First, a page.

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J Strength Cond Res. 2012 Jul;26(7):1872-8. doi: 10.1519/JSC.0b013e318238e852.

Does aerobic and strength exercise sequence in the same session affect the oxygen uptake during and postexercise?

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Research Center for Sport, Health, and Human Development, University of Trás-os-Montes and Alto Douro (UTAD), Vila Real, Portugal.


Concurrent training is a strategy employed in both general fitness and sports conditioning. The purpose of this study was to compare the responses of VO2 in different combinations of strength exercise with aerobic interval exercise. Eight men (23.6 ± 4.2 years, 178 ± 6.3 cm, 77 ± 7.9 kg, 7.67 ± 1.95% body fat) completed 3 combinations of strength training (ST) and aerobic training (AT) in a randomized order with a 7-day recovery period: AT before ST exercises, AT between 2 blocks of ST exercises, and AT after ST exercises. The ST comprised 4 exercises performed in 3 sets of 10 reps and 2 exercises, abdominal crunch and lumbar extension, performed in 3 sets of 30 and 20 reps, respectively. The AT consisted of a 20-minute interval cycling. There were no significant differences in the values of absolute or relative VO2, in the heart rate (HR) and in the respiratory exchange ratio (RER) when the 3 sessions (during + postexercise measurements) were compared (values are mean ± SD). Analyzing only ST in each session, differences were detected in the RER values (F = 4.714; p < 0.05; η2 = 0.308) between AT before ST and AT in the middle of ST (1.01 ± 0.97 vs. 1.11 ± 0.07, respectively). In all sequences, there was a significant increase (p < 0.05) in the values of relative and absolute VO2 and HR, and a significant decrease in RER values (p < 0.05) from the first to the second part of the ST session. The values of absolute or relative VO2, HR, and RER did not vary significantly among the 3 sessions as compared with the AT after ST. These data support the hypothesis that ST and AT, when performed in sequence in the same session, do not seem to affect the overall oxygen consumption during the exercise session. Therefore, training sessions may incorporate both modalities without apparent impact on aerobic exercise.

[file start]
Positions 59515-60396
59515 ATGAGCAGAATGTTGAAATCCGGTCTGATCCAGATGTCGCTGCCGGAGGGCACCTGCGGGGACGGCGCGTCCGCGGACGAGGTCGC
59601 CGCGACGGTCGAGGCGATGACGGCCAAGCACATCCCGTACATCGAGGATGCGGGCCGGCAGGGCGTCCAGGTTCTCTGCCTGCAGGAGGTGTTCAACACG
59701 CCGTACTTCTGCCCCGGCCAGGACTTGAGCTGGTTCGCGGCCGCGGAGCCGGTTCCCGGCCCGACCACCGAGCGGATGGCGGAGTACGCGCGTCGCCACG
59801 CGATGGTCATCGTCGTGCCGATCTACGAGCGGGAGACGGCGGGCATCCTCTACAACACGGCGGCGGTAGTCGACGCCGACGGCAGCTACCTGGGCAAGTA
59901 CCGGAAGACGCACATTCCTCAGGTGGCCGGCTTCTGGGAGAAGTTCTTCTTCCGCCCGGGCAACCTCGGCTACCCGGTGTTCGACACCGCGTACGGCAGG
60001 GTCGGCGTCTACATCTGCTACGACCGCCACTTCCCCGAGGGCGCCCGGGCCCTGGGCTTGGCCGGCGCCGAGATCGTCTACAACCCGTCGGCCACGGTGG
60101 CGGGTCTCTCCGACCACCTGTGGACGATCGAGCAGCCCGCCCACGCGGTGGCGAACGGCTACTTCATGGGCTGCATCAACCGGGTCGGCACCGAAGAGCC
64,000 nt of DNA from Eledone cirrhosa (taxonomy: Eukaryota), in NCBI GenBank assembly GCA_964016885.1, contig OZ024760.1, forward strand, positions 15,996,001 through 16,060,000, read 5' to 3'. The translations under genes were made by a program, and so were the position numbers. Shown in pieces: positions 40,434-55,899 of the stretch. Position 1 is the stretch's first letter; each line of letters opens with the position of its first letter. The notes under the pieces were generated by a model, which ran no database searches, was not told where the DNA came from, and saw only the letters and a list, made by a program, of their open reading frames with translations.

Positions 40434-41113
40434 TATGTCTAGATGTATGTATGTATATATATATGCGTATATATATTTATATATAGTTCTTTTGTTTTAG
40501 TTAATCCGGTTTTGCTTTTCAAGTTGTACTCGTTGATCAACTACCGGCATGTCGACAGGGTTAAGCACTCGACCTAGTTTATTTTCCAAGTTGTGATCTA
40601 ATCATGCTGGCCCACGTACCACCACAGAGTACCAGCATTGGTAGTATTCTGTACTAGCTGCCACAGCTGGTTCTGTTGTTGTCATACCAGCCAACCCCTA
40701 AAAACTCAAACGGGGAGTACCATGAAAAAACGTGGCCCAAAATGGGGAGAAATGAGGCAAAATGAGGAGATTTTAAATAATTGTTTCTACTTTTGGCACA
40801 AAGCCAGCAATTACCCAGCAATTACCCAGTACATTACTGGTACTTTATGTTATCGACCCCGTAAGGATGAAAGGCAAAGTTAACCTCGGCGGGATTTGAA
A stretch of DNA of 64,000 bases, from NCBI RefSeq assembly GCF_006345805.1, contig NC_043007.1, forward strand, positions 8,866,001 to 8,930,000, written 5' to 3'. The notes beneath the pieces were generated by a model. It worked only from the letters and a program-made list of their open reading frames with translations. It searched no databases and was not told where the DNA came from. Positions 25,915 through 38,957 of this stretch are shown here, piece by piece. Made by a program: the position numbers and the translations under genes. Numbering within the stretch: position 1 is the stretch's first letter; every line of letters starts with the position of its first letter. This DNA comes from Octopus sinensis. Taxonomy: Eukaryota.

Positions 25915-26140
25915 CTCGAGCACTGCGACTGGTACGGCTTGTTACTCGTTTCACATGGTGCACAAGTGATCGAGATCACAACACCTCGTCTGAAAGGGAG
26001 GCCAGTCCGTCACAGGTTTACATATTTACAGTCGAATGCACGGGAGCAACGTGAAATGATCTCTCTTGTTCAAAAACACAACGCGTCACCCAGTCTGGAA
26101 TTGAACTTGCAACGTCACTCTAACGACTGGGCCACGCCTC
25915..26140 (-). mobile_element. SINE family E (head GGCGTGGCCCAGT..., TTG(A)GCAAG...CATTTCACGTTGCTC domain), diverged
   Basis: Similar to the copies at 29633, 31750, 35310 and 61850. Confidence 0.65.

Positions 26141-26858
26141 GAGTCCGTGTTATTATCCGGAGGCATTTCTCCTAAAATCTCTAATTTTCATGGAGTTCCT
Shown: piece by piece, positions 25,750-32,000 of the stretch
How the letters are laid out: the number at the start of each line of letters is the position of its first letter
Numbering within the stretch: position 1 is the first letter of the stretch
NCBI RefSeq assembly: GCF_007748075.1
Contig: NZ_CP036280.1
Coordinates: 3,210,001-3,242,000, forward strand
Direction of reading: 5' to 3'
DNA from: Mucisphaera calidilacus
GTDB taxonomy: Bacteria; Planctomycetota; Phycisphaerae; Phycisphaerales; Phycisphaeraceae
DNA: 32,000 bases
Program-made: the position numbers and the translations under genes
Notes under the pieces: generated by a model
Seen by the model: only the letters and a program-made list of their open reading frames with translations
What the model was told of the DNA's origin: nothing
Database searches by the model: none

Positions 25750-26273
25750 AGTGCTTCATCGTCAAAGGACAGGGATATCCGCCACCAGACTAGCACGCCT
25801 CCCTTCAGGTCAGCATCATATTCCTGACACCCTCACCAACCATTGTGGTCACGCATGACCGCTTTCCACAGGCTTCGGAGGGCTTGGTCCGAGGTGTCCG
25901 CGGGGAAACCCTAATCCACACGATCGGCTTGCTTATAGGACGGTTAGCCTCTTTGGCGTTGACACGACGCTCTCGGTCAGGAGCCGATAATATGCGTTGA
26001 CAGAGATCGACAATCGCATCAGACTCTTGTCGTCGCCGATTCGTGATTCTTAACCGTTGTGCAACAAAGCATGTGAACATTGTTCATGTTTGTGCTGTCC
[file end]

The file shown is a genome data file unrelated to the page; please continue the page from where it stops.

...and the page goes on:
[Indexed for MEDLINE]

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